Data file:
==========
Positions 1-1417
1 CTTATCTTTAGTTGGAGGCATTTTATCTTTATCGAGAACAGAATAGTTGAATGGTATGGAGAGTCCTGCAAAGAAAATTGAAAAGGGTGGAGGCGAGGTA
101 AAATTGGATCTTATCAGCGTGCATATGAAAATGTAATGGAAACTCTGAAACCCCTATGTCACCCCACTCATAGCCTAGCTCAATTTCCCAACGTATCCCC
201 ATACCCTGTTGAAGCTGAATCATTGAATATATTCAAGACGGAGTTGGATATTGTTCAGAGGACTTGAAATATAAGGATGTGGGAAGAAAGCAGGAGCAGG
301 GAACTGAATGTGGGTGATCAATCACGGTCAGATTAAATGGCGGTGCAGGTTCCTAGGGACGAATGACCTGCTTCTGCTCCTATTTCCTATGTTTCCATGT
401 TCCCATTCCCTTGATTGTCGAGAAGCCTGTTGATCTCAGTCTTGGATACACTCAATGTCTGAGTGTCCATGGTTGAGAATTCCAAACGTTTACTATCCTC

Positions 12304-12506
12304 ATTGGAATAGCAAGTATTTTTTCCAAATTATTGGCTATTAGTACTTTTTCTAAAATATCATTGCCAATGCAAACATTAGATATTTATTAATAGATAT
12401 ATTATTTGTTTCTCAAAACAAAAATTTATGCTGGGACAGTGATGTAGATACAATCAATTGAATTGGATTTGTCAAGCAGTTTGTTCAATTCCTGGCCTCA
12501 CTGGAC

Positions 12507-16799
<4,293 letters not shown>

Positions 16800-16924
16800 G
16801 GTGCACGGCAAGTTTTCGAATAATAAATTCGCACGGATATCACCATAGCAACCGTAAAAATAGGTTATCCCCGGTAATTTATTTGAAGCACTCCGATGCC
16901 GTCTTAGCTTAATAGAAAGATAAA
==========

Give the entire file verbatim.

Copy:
Positions 1-1417
1 CTTATCTTTAGTTGGAGGCATTTTATCTTTATCGAGAACAGAATAGTTGAATGGTATGGAGAGTCCTGCAAAGAAAATTGAAAAGGGTGGAGGCGAGGTA
101 AAATTGGATCTTATCAGCGTGCATATGAAAATGTAATGGAAACTCTGAAACCCCTATGTCACCCCACTCATAGCCTAGCTCAATTTCCCAACGTATCCCC
201 ATACCCTGTTGAAGCTGAATCATTGAATATATTCAAGACGGAGTTGGATATTGTTCAGAGGACTTGAAATATAAGGATGTGGGAAGAAAGCAGGAGCAGG
301 GAACTGAATGTGGGTGATCAATCACGGTCAGATTAAATGGCGGTGCAGGTTCCTAGGGACGAATGACCTGCTTCTGCTCCTATTTCCTATGTTTCCATGT
401 TCCCATTCCCTTGATTGTCGAGAAGCCTGTTGATCTCAGTCTTGGATACACTCAATGTCTGAGTGTCCATGGTTGAGAATTCCAAACGTTTACTATCCTC

Positions 12304-12506
12304 ATTGGAATAGCAAGTATTTTTTCCAAATTATTGGCTATTAGTACTTTTTCTAAAATATCATTGCCAATGCAAACATTAGATATTTATTAATAGATAT
12401 ATTATTTGTTTCTCAAAACAAAAATTTATGCTGGGACAGTGATGTAGATACAATCAATTGAATTGGATTTGTCAAGCAGTTTGTTCAATTCCTGGCCTCA
12501 CTGGAC

Positions 12507-16799
<4,293 letters not shown>

Positions 16800-16924
16800 G
16801 GTGCACGGCAAGTTTTCGAATAATAAATTCGCACGGATATCACCATAGCAACCGTAAAAATAGGTTATCCCCGGTAATTTATTTGAAGCACTCCGATGCC
16901 GTCTTAGCTTAATAGAAAGATAAA